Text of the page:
6.november 2019. Millepiani Gallery , Via Nicolò Odero 13, Roma
Dobrodosli / Welcome
By using fictional items such as mannequins and puppets within an artwork, the artist intends to activate a subtle dialogue between what is real and what is not. It is no coincidence that art has constantly been interested in this ‘third factor’ which stands beside the artist and his/her masterpiece. One of the art movements able to find fertile ground in the use of puppets was, between the Fifties and the Sixties, Pop Art. When passing through Port Authority Bus Terminal in New York, for example, it is impossible not to notice George Segal’s installation, entitled “The Commuters” (1982) and composed of a mannequin trio caught running towards an undefined destination. Exactly like all the other commuters crossing the crowded bus station, day after day.
Over the years, the borders between reality and fiction have become even blurrier by virtue of artists who opened the door to – needless to say – hyperrealism. While still others incorporate puppets and fictional characters as part of their installations/ projections, like Tony Oursler, or within their performances and photos, such as Cindy Sherman.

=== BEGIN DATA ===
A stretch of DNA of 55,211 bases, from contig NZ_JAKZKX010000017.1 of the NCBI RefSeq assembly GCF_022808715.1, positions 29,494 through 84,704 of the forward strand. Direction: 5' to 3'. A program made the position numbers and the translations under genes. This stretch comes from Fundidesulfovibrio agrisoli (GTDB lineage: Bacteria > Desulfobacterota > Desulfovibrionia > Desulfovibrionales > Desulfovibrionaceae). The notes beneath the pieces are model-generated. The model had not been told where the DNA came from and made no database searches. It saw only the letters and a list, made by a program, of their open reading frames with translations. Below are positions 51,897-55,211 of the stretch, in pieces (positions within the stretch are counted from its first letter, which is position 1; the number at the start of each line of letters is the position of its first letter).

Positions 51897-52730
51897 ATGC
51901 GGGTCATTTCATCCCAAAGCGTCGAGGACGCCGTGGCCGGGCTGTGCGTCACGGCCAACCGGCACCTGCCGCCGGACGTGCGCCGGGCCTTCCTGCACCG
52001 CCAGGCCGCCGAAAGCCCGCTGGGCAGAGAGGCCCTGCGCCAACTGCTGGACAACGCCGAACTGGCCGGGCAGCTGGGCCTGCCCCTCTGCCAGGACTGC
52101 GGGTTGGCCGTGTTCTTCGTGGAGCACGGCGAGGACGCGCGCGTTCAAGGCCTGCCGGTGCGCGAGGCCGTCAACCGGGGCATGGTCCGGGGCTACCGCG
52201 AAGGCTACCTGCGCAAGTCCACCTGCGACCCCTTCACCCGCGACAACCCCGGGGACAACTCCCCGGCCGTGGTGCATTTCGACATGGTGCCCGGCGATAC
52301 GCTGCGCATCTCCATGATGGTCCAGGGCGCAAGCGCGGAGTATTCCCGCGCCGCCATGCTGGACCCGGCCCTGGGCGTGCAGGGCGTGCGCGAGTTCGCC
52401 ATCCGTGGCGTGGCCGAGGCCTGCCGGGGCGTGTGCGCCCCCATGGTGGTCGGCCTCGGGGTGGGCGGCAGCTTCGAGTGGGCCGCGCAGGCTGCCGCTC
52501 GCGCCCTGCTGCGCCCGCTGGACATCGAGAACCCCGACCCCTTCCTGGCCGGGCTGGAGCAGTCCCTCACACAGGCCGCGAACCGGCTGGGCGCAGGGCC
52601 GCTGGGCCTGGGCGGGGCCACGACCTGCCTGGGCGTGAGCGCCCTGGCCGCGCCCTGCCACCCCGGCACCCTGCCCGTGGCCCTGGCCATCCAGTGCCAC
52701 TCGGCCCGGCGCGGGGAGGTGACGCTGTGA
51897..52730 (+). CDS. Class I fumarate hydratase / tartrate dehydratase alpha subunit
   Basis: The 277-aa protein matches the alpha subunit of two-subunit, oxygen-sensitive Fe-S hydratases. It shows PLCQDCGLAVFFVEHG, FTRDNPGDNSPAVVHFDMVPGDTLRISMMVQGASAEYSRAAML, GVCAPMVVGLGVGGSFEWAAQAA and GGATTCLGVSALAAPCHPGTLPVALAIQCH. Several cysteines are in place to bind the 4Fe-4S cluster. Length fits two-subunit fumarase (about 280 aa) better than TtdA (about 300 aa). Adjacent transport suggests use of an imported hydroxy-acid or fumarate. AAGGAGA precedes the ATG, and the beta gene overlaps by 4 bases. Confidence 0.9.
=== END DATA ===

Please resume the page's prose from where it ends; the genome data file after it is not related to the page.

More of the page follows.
And it’s exactly this overlap between genres, halfway from performance and freeze frame, that connects the abovementioned works with the exhibition “Mannequins and Puppets”, arranged at Spazio Millepiani in Rome and open to the public from the 6th November to the 5th December 2019.
The images here exhibited, performed by national as well as international artists, are able to guide visitors along a modern and multidisciplinary itinerary. Without a clear preference for colour or black&white photography, they are capable of breaking in parallel dimensions, so remote and yet so close to our daily routine. Looking at them, we wonder if those figures are authentic versions of ourselves or not. Are they humans faking mannequins or fictional characters simulating a kind-of-reality?
Sometimes the artists frame silent and enigmatic domestic interiors, animated by dramatic contrasts and focused on body details – a head, a hand, a look. Like if we were sucked in a De Chirico’s still life – a revised version, of course. The scenes shot on location show instead other peculiarities, like landscapes dotted with still and remote figures we cannot recognise. While mountains of body re-montages are there just to remind us what sensuality (and its contrary) means.
Ultimately, the exhibition is a journey drifting us into the complex dynamics of a game: at first, we only see its pleasant and ironic side, until something deeper, more serious and melancholic emerges, dragging us with it, indefinitely.